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Sunday, November 28, 2004



Ahh, my favorite baloney. I just come from a meeting to prepare for a class I'm teaching with others in the fall, to undergrad preservice teachers. Today the topic was "identity." The teachers' indentity, the students' identity. Nothing about content or instruction, or how to improve teaching and learning or knowledge. We're going to construct identities, learning, and all that. But not much about reading or phonics or math. Or anything.

I left dejected. But then I realized that once the semester begins, I can teach my sections my way.

Heh, heh.


Natcherly nothing about instruction, or anything like it. They don't know enough to talk about these things for a few minutes.

I have a colleague (who since left--that or go postal) who knew it was over when he passed the dept library and heard a whole bunch of teachers (led by one of our colleagues) singing "The Wheels on the Bus."

I say, if you want to bond, go to Bennigans and get hammered.

I mean, after that you have somethng to show for it--a bad hangover.

But what do you have after a few choruses of Wheels on the Bus? Nothing, that's what.


I have thoroughly enjoyed your blog. As a teacher of 19 years, I have held tightly to a pendulum that swings without regard for research or common sense with one hand, while trying to TEACH fifth graders to read and write with the other. I feel that teachers in my school district unwittingly provide misguided administrators with the results they desire on standardized tests to support "balanced literacy" and "constructivist math" because they use direct instruction in secret. Teachers sit quietly on conference days and tolerate diatribes on the latest and greatest nonsense, and then quietly crawl back into their classrooms and do the right thing. The problem arises when teachers cannot openly communicate with each other about what and how they are teaching. There is no logical sequence, because the "thought police" might hear real discussion about what has been and should be taught to the kiddies. I am fortunate in that I work in a well-financed district where parents support their kids. I can't help but wonder how much more we could accomplish if we were led by administrators who were more concerned with educating children than forwarding their own baseless philosphies.

Thanks for the vent.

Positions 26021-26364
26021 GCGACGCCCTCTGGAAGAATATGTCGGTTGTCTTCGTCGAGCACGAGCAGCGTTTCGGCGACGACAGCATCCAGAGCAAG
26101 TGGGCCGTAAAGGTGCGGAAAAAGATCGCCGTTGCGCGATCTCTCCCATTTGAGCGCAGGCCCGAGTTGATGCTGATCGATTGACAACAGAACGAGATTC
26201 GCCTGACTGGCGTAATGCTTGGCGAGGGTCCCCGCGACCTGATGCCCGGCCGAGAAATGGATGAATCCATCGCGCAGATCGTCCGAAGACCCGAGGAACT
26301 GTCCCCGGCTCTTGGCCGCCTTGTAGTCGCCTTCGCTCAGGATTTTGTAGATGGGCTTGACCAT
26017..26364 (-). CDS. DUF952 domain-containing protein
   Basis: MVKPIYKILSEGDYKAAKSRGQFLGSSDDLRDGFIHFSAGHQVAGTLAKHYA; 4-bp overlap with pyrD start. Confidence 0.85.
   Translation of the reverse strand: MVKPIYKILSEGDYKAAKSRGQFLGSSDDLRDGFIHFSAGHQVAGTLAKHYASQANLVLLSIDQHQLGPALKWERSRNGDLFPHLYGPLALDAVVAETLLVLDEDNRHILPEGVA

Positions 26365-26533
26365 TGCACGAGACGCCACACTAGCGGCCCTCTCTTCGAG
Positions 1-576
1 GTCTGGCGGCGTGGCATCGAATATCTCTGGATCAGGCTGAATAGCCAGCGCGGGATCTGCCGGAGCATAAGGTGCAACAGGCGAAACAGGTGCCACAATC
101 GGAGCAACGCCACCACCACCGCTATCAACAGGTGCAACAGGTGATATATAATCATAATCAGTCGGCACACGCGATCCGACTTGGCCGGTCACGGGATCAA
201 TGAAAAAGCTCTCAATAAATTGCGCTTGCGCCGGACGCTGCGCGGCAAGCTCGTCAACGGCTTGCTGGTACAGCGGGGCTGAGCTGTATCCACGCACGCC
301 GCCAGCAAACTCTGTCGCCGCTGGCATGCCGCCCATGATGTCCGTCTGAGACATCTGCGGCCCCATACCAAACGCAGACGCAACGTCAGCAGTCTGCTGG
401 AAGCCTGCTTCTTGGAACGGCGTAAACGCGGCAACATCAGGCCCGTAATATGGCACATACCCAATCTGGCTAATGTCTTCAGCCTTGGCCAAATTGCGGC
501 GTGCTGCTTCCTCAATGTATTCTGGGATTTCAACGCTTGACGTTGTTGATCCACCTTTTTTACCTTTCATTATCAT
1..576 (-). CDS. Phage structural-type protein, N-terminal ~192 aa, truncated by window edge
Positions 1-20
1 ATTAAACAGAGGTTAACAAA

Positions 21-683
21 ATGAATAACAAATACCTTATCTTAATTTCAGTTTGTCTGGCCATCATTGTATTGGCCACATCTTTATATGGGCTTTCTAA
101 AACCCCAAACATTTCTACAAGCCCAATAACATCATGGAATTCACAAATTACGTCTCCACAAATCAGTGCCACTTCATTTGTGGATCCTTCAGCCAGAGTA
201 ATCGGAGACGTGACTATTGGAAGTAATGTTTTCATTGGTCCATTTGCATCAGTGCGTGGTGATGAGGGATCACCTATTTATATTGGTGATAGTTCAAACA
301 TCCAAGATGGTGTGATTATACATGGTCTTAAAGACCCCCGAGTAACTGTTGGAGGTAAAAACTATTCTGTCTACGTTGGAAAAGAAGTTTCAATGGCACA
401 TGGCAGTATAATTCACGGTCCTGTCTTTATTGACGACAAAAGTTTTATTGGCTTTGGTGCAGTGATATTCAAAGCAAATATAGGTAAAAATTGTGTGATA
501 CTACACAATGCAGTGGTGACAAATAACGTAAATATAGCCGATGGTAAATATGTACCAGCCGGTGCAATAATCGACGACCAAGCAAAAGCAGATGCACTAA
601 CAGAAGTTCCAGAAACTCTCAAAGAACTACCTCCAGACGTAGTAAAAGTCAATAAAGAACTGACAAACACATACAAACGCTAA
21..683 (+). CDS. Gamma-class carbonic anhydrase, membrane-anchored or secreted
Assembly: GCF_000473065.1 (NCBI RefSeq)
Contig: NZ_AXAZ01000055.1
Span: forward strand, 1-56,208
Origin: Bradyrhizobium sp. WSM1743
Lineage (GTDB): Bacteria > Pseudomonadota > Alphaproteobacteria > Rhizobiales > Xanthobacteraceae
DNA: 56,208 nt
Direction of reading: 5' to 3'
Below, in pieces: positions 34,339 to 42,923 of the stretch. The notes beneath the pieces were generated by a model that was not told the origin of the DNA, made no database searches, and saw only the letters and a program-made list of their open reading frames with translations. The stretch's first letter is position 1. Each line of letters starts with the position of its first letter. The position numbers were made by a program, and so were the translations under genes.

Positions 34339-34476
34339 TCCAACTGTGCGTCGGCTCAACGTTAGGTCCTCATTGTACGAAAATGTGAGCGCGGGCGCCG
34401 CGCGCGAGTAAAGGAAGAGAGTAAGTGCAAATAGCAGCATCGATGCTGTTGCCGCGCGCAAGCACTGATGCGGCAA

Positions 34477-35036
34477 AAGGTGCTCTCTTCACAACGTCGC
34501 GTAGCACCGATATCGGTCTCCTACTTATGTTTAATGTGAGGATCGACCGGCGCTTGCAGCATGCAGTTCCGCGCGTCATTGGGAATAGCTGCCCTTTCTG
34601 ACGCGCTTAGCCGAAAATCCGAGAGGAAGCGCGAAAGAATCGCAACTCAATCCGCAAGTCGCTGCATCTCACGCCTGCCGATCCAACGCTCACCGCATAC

Thanks for reading my guff and thanks especially for YOUR contribution, Ackel. If you have any stories to tell (I mean, want to tell), I'd be happy to post them.

mr tall

Prof. Plum, that was a splendid takedown of the latest edufad. I have just one quibble: I think you're possibly even too sanguine about the constructivists' opinions of individual identity. Indeed, when you follow this general line of thinking, you easily end up in the postmodernist fever swamps of writers like Sherry Turkle who insist the self is an illusion, and that our identities are constructed and re-constructed according to the social environments we find ourselves participating in. This is even more chilling when coupled with the totalitarian-friendly premises of the rest of constructivism you've mentioned. Oh, and those happy-clappy group determinations of what's 'true' or what counts as knowledge? Pure Richard Rorty, isn't it? He's got a lot to answer for, i.e. in making what's ultimately a corrosive, nihilistic creed sound like loads of good safe fun.


Great post, Mr. Tall. The notion that we are nothing-waiting-to-be-constructed fits well with, and may be part of, an agenda (perennial) to create the "new man."

Thanks so much!!

mr tall

Thanks for the kind words, Professor, but what I've said is nothing new. C S Lewis laid out the essentials of this argument half a century ago in 'The Abolition of Man'. I read that little gem every year or two just to keep myself on balance.


Here's another one: false consciousness. See we can't know what is truly right because we are almost brainwashed by our notions of rightness. Workers work thinking it is good, but not realizing that it is bad and they are enriching an owner.

And teachers teach things to students, not realizing that things they teach might be bad, or at least not good, because they are falsely conscious of what they do. They cannot see it fully.

The only way to combat this, according the folks around me who believe it, is throw off all preconceived, preplanned ideas and just construct away. Whatever you construct will be better, as long as you're not false conscious of false consciousness.

Boy, do I love post-modernism.

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